Rhea and her dog, MyloRhea Sarawgi

In my lifetime I have encountered two persistent barriers in my endeavour towards finding peace: visual snow and tinnitus. These are two chronic conditions that I have experienced for almost half my life.

Visual snow is a rare neurological sensory condition that is not well-understood in the medical discipline. Without getting into the details of my symptoms, I essentially experience a permanent layer of TV static over my field of vision, static that is somewhat reminiscent of falling “snow”. It also comes with photophobia, which means that my eyes struggle in bright (and ironically, even not-so-bright) lighting conditions, and I have a hard time viewing most light surfaces. Visual snow is also commonly associated with a much more well-known condition, tinnitus, which is the constant perception of a high-pitched ringing sound — like the kind that you may experience after a loud concert. But for me, it never goes away.

“For me, finding peace isn’t always a situational pursuit”

When I think too hard about my conditions, they induce a unique mixture of fear and desperation within me. Yes, I’ve been to doctors about it, and no, there’s nothing they can do. So, for the bulk of my teenage years, I’ve had to refocus my energy on finding my peace, rather than some magical cure (although I will never lose hope that one day this may materialise).

For me, finding peace isn’t always a situational pursuit. Yes, I can stay inside on a sunnier day, and yes, I can play music in a quiet room. But sometimes my symptoms deprive me of peace in a deeper sense, when my thoughts can’t help but run to the most woeful extremes. Sometimes a sad thought takes root, as they do for us all from time to time. But this one is stubborn and refuses to shrivel. Instead, it grows, and grows, until my brain is a hazy nest of dread, and the way forward becomes shrouded.

“I prefer to dwell on my resilience rather than my struggle”

But I am fortunate, because I have the people and the places that hold my hand and guide me through these difficult times. Because sometimes, when the very thought of going outside on a gloriously sunny day makes my heart sink, my mum asks me which of my sunglasses I would like that day, and the path becomes clearer again. And sometimes, when the idea of sitting in a dimly lit silent room makes my brain scream even louder than its resting scream, my dog nuzzles into my lap as I become enveloped by his heavy warmth and soft button nose.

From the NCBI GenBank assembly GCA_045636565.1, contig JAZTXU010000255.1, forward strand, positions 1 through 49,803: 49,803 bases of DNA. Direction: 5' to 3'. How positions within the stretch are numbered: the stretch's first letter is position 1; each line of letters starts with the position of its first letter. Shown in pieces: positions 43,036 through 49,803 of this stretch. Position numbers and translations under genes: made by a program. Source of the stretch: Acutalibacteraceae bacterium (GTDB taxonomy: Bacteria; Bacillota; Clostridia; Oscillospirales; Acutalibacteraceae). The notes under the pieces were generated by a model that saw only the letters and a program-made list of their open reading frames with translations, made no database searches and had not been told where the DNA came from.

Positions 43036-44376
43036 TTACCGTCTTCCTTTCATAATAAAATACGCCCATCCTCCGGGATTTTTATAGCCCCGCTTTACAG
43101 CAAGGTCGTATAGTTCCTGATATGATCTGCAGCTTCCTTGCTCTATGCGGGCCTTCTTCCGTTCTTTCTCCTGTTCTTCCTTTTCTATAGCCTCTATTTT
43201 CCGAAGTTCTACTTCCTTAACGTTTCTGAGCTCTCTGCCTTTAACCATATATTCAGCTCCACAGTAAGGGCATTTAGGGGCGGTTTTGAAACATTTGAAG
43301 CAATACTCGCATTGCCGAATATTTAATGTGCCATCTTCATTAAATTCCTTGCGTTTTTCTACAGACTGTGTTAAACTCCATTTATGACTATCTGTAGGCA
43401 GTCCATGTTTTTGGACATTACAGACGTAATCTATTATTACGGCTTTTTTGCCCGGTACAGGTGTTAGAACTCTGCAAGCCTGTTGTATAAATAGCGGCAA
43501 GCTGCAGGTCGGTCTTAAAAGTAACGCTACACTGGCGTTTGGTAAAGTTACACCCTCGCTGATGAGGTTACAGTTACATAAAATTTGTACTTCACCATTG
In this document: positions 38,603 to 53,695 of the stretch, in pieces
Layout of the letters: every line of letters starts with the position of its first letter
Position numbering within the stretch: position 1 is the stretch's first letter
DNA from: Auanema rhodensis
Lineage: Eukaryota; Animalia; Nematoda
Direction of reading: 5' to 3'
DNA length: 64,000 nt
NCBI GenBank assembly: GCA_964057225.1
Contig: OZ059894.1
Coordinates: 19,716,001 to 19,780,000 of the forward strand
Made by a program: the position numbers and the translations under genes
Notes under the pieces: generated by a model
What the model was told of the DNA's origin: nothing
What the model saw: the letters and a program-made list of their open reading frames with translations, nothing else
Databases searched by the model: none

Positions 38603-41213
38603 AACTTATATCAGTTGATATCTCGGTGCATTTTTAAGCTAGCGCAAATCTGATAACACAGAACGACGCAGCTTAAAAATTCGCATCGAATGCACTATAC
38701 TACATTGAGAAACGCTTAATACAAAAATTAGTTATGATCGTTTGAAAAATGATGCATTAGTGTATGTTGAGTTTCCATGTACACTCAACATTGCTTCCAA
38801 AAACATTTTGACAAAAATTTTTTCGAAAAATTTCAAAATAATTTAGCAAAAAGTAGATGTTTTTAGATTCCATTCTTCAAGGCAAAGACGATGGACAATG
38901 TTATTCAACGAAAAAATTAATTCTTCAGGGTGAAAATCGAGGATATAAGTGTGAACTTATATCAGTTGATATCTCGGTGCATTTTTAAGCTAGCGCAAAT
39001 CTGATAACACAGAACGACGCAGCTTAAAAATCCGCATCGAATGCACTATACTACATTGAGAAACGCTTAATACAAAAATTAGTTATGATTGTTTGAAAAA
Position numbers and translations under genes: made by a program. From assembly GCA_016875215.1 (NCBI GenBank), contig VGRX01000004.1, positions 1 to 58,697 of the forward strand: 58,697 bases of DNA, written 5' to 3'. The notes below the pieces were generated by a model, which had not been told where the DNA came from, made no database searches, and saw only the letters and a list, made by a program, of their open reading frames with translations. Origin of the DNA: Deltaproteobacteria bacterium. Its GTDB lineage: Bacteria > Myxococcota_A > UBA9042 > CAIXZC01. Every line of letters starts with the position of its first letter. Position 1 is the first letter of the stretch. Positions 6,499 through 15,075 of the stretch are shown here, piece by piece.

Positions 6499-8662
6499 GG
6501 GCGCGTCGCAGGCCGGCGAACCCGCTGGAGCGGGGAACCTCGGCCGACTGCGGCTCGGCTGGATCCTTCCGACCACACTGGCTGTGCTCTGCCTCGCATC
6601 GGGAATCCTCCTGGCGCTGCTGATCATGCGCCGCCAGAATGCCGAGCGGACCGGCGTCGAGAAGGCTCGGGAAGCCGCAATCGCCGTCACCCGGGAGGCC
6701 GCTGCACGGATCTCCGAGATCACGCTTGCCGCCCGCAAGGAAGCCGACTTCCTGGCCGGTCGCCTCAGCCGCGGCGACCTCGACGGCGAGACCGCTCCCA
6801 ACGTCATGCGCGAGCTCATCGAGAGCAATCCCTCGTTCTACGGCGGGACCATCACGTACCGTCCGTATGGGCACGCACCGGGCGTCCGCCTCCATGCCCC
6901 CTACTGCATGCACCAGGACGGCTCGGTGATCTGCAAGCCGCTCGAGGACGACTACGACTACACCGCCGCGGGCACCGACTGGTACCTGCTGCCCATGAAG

So, for me, peace looks like a room with soft yellow lighting, spotlights in just the right places, and the glaring warmth of my bright orange tinted glasses.

For me, peace looks like garish patterns, devices in dark mode, and walls postered so heavily you can barely spot the licks of paint underneath.

For me, peace sounds like the commotion of a coffee shop, the gentle hum of my kitchen fridge, and the beautifully noisy pipes in my room with bad plumbing.


Mountain View

The myth of manifestation, exposed at a hospital bed

For me, peace is when I become so engrossed in a storybook that my racing thoughts overwhelm my senses, when the laughter of my friend rings louder than that sound, and when I manage to find myself gently drifting to sleep, night after night, despite it all.

I have written this at the risk of painting my life out as a dramatic tragedy. It’s been particularly difficult to write because of the reactions I anticipate from those who know me as someone “normal”, unaware of the hidden conditions that constitute such a major part of everyday experience. I’m usually wary of explaining my condition to those who don’t know me as well. The sense of overwhelming pity it can generate from them is enough to make me reconsider my quality of life anew. But through this process of reflection, I have realised that I prefer to dwell on my resilience rather than my struggle.

For me, peace will always be hard to find, maybe harder than it is for some others.

But that means, for me, peace is all the more sweet when I do eventually find it within my grasp. And for that reason, I will keep looking.